I read some articles written by insurance adjusters saying that they want to please the insured, but it is their job to offer a too-low of a bid to see if they can get off easy. They encourage the insured to do their own research, so I researched my tail off. I followed one of the fellow's advice and came up with one perfect comp and asked for that exact number. I finally got a different person on the phone after playing phone-tag with them for about 10 days. She had been doing this a while and was happy with my number. I asked for $17,376 (the number was more than what I had paid in Anchorage, but the reality was is that is what I *needed* in order to replace it with a comparable car). This even included the extra 8% tax that I asked for because you must pay sales tax on cars in Washington and the insurance is supposed to pay that. They also added in extra to cover the new license and registration fee of a new car. In the end we got about two thousand dollars more than what we had paid for it a year before that. I was stunned.
With all of the research I was doing on replacing the car and how expensive and virtually impossible it really would be to find one exactly like ours, I was very pleased to hear that the fellow that owned the body shop right in town was selling his Suburban. Also black. And he wanted $3000 and was happy to change out all of the seats in order to make it fit nine people. He liked his Suburban just fine but wanted a newer one for his family. I wasn't sure weather to trust him or to be leery of the car since it was older and had a lot more mileage...but it just felt like such a good match. The mechanic that I had become acquainted with worked on this Suburban and knew the owner. He assured me that it was a fine car and we shouldn't be afraid to buy it. In general it wasn't as nice, but for $3000 and it being generally the same vehicle? It was hard to ignore the fact that God was handing us our solution. This left us with $14,000 to find a good daily driver and leave the Suburban at home for the most part...just take it out for family outings like church, but there was no reason I couldn't normally drive the newer, smaller car to run errands while the kids stayed home.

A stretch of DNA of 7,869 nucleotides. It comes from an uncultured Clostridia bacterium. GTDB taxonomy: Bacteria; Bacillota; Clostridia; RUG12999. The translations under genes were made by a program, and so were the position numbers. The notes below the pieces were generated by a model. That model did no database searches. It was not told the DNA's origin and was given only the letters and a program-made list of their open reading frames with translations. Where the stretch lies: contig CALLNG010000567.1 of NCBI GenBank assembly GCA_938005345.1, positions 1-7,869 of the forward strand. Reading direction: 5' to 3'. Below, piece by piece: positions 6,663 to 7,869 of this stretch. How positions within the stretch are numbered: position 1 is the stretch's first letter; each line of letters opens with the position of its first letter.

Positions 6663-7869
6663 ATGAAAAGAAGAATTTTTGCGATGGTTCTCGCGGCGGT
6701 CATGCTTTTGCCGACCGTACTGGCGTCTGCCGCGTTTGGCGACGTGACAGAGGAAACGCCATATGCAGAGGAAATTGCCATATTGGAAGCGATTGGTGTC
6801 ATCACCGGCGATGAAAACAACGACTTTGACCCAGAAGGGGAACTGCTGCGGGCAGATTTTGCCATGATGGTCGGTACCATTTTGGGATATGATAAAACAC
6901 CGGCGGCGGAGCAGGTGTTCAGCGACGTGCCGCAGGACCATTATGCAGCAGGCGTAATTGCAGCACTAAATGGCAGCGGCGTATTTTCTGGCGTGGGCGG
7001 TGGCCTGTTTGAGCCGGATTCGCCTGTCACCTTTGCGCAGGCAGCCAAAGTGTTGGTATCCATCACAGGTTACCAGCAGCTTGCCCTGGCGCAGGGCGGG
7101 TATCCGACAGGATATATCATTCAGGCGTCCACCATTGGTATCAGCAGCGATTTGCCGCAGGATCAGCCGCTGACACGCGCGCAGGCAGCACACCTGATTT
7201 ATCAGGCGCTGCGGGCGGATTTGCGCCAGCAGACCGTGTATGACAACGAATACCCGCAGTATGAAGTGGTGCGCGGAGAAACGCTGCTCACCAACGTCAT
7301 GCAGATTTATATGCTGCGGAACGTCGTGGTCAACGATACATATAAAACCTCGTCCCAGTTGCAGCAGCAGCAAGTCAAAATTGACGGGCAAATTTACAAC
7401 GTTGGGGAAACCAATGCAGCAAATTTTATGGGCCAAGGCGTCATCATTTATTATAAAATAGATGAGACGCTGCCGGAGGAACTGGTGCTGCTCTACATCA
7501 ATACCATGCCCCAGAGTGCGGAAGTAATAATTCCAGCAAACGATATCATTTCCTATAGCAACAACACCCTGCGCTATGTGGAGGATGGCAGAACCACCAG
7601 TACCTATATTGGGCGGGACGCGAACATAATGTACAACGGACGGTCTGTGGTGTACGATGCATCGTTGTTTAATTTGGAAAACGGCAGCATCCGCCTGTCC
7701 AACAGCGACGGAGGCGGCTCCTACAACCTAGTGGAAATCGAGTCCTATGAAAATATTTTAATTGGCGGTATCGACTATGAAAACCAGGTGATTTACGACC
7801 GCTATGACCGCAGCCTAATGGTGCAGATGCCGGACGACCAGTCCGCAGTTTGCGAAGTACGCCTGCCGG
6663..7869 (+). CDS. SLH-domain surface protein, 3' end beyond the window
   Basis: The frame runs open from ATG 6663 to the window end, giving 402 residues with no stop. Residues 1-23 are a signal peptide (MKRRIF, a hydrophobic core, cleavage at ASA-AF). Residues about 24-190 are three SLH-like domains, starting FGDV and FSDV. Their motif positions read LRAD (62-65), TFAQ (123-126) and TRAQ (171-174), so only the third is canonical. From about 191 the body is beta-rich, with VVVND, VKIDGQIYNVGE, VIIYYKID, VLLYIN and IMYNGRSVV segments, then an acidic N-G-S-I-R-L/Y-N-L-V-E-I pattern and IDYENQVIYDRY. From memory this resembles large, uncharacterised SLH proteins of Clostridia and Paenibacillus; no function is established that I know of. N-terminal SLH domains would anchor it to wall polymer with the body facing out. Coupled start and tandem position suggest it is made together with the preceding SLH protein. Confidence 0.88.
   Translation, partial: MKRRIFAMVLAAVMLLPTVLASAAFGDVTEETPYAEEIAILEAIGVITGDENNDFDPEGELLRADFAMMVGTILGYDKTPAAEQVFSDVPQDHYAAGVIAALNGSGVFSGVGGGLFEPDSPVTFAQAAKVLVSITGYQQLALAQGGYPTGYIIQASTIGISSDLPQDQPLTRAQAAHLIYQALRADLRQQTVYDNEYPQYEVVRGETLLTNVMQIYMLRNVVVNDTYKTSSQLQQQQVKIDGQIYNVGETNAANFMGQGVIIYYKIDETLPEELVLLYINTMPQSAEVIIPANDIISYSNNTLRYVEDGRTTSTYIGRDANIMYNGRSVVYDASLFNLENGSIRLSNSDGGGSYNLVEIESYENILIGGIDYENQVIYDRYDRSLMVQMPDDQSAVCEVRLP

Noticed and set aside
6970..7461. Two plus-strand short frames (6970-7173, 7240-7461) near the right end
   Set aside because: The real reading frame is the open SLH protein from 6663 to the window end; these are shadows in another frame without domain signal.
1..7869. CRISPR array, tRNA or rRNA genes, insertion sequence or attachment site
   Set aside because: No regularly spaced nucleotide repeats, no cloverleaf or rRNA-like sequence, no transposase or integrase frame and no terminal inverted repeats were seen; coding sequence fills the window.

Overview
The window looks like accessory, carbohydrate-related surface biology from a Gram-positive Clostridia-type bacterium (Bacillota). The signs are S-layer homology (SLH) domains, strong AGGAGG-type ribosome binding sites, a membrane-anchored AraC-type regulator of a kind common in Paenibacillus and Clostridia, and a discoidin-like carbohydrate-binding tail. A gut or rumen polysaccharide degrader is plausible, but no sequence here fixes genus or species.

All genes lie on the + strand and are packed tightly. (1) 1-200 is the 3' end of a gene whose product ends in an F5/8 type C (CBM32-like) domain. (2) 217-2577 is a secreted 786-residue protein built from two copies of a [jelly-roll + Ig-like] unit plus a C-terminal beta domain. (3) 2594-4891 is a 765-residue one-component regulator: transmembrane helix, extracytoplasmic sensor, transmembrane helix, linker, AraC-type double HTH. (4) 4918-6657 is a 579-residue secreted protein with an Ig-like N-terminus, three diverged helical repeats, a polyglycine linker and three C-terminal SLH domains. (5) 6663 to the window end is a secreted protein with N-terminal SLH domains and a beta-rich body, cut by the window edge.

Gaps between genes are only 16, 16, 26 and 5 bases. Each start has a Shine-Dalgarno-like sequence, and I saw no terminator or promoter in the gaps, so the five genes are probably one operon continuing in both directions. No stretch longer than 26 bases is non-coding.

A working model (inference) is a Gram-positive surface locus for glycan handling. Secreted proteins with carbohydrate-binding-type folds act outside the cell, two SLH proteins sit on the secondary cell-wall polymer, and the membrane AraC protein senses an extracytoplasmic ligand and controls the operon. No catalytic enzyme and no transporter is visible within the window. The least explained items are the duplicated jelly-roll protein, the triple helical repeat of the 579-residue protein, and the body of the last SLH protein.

So, to complete this story, I agreed to my husbands long-standing wish of buying a new Subaru. I was usually the scrooge of the family especially with cars. With this sort of down payment it was hard to say no. I don't mind researching cars or haggling over them, so I found a good deal on a 2015 Forrester in the color we both liked that was on sale to get ready for the new 2016 models. I asked them to lower the price and they bumped it down another thousand dollars In all honesty, I could not find a used Subaru for a better deal, less money, sure, but the miles get wracked up on them so fast that it didn't end up being worth it. We now have an affordable car payment and it will be paid off in 4 years (well more like 3 years now). We have had zero buyers remorse on either vehicle and it's exactly what our family needed exactly when we needed it. It was a bit hairy of a way to get there, but hey, Glory to God!
|Our Yukon the day we found it totaled.|
|Officer taking prints.|
|Our newer Suburban. Can you tell the difference? He even put my nice tires on it.|